School Year Abroad Academics
The curriculum at each SYA school is unique: students are able to focus on topics that are relevant to their host country. All SYA students take an intensive language course taught by native speakers, which enables them to actively communicate with their host family and to participate in their adopted communities as well as the potential to excel on the Advanced Placement (AP) language exams. The number of courses taught in the host country’s language varies by country. English and math are taught at each SYA school in English by instructors from top U.S. schools.
SYA’s expectations for academic work reflect the rigorous standards of our member schools, but teachers are supportive and the homework load is designed so that SYA students can spend time in the evening with their host families. The language teachers know what they can ask of American high school students studying a second language; the demands are real, but also realistic. It is extremely rare for a student to return to the United States for failure to meet the academic requirements of SYA.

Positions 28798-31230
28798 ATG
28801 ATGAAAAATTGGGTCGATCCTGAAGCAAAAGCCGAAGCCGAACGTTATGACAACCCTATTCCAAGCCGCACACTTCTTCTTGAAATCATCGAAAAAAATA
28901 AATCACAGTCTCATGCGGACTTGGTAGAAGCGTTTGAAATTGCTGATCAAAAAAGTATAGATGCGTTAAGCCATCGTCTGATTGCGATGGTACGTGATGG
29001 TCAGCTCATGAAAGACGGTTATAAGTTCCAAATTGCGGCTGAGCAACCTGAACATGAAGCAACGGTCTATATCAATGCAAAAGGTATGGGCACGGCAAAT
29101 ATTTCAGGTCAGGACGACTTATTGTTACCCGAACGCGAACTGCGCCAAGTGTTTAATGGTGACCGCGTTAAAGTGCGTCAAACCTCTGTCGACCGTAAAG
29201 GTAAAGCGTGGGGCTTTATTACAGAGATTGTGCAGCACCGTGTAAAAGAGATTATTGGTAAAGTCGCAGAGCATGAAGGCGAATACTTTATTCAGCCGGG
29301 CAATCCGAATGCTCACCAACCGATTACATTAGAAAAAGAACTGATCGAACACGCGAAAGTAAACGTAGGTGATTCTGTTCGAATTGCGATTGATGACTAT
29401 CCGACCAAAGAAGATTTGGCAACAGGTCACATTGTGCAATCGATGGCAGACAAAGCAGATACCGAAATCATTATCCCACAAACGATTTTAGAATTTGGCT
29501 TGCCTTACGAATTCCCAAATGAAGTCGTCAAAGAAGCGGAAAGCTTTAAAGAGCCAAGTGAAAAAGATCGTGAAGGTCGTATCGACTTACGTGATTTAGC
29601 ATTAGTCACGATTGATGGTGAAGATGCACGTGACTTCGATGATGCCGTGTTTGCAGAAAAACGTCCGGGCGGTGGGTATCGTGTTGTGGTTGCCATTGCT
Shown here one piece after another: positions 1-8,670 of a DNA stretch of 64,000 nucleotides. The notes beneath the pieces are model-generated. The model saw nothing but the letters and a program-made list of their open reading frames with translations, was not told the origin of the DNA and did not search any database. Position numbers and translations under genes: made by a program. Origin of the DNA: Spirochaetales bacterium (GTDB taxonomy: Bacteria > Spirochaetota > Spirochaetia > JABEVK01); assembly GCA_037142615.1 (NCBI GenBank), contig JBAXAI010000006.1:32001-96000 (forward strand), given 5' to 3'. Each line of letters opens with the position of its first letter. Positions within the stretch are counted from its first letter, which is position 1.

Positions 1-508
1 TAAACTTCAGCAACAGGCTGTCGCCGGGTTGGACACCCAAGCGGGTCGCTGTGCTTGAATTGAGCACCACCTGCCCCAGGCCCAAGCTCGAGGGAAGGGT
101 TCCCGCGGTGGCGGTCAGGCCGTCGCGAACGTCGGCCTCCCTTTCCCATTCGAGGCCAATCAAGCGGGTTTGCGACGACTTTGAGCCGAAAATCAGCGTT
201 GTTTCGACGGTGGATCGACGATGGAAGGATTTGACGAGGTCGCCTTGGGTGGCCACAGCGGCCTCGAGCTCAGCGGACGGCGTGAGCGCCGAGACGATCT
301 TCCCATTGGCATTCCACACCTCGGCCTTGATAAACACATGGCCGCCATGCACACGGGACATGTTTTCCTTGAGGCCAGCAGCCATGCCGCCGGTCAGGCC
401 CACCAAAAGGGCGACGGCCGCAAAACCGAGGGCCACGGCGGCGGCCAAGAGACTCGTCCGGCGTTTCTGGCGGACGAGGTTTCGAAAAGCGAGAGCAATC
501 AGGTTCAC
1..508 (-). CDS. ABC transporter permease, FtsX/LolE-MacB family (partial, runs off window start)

The academic year is divided into two semesters of two quarters each. Classroom performance is graded A–F, and grades with teacher comments are sent to families and home schools after each quarter. All courses at School Year Abroad, unless otherwise noted, are taught at the Honors level. The average class size is 15 students. SYA does not distinguish between 11th- and 12th-graders in the organization of classes. A one-credit course meets four times a week for a minimum of 45 minutes each day. SYA students take six or seven credits depending on the country. English, math and a language class are required in every country. Seniors may, on recommendation from the home school, elect not to continue in math if they have met that school’s requirement.
To ensure that our curriculum is current, it is audited every four years by administrators and teachers from our member schools. Students receive full credit for the academic program and are in an optimal position to return to their home schools or proceed onto college.